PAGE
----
Round 1: 9.811  135.40mph

Round 2: 9.605   136.00mph

Round 3: 9.632   135.67mph

Round 4: 9.583   135.81mph

As you can see we were pretty close to our dial in and all the time were changing the carb jetting to improve the situation. The overall result is that we came 2nd in the Wild Bunch competition and also closest to dial in which was great result for us considering all the issues we had had over the last few years. So the crew and I have two nice trophies on our shelves which certainly provide inspiration for the next meeting on June 11th and 12th at Shakespeare County Raceway.

I don’t have any pictures but did take my little video camera and attached it to the car, which has been moderately successful as I put it right next to our ignition! I hope you enjoy the footage and please come along to the next meeting and say hello.

Finally, a number of people have asked me about the NWRacing website. At the moment it is currently  being redesigned and  will have a new web address. As soon as it is ready I will let you know.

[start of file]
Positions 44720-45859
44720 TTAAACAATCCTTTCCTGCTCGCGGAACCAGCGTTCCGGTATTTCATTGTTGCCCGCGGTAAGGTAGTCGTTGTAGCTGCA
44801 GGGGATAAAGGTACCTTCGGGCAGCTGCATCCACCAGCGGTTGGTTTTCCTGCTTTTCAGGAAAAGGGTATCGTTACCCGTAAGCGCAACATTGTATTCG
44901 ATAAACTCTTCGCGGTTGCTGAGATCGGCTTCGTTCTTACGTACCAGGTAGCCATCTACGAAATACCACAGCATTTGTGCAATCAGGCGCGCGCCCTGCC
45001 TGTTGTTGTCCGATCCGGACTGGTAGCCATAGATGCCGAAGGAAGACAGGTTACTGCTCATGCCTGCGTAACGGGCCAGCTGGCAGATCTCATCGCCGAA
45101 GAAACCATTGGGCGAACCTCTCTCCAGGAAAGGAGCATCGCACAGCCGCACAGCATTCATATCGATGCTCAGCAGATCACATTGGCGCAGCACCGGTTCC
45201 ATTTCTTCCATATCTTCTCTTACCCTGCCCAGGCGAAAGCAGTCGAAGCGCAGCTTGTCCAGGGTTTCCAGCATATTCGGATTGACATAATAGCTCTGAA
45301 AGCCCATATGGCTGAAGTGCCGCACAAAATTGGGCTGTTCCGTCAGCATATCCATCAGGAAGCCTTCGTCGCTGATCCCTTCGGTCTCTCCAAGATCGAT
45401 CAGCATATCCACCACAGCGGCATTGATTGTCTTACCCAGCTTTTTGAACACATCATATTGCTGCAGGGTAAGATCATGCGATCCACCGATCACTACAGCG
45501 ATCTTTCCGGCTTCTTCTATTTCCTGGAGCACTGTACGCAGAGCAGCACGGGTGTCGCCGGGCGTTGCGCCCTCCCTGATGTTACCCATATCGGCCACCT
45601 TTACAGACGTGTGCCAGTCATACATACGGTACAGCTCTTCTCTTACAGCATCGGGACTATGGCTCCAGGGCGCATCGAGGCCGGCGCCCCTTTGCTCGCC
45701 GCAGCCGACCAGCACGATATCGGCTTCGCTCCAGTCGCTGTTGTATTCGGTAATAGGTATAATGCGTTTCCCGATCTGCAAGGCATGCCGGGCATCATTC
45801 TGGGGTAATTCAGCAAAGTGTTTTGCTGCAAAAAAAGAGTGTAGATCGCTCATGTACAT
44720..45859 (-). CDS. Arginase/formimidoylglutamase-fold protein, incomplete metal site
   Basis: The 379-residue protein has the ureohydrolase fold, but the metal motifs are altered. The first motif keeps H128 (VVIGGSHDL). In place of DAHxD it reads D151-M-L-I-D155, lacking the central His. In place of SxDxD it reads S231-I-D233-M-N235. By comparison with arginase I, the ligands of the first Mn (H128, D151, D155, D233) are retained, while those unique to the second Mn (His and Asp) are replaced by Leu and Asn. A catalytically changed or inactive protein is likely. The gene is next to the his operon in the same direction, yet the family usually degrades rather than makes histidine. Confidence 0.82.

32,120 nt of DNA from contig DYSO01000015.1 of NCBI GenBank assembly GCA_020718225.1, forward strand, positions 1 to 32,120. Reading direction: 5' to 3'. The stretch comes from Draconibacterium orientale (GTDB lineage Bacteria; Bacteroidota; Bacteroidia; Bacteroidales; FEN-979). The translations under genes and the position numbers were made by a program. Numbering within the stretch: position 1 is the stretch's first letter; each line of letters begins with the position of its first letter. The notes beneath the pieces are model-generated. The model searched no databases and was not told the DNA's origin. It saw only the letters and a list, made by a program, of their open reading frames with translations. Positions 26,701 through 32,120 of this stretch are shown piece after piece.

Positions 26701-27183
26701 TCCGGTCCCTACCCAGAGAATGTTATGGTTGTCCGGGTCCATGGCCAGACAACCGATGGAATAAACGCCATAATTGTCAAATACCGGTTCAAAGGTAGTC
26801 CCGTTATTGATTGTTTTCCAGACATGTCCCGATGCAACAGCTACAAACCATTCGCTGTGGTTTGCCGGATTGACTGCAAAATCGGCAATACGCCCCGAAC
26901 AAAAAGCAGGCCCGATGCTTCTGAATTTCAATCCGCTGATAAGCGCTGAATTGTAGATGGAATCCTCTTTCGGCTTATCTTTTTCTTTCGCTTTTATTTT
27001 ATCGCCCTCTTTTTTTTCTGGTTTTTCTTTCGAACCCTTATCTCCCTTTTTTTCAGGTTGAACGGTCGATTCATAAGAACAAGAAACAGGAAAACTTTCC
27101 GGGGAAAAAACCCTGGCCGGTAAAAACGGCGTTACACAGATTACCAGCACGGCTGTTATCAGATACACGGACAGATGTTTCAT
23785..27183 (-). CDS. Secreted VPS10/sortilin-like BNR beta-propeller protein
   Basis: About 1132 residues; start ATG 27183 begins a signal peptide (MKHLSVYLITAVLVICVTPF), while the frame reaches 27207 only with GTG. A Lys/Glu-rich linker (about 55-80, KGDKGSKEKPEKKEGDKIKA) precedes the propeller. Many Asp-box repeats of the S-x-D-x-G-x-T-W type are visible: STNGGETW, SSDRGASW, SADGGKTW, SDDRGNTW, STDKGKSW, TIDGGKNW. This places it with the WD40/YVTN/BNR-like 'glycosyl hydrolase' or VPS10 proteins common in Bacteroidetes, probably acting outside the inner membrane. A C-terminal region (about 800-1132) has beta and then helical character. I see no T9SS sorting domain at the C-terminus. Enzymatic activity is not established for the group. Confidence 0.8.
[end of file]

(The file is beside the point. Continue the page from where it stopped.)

Posted by: nwracing | March 14, 2016

Everything went a bit blurry!

Due to my advancing years, (no comments please!), I decided that continued freezing  of my extremities in the garage had to stop. So off to Machine Mart, and I purchase one of those little jet engine heaters, the sort that uses propane.  And brilliant it is, I have used it to keep me toasty during the winter months without any mishap, until the other day.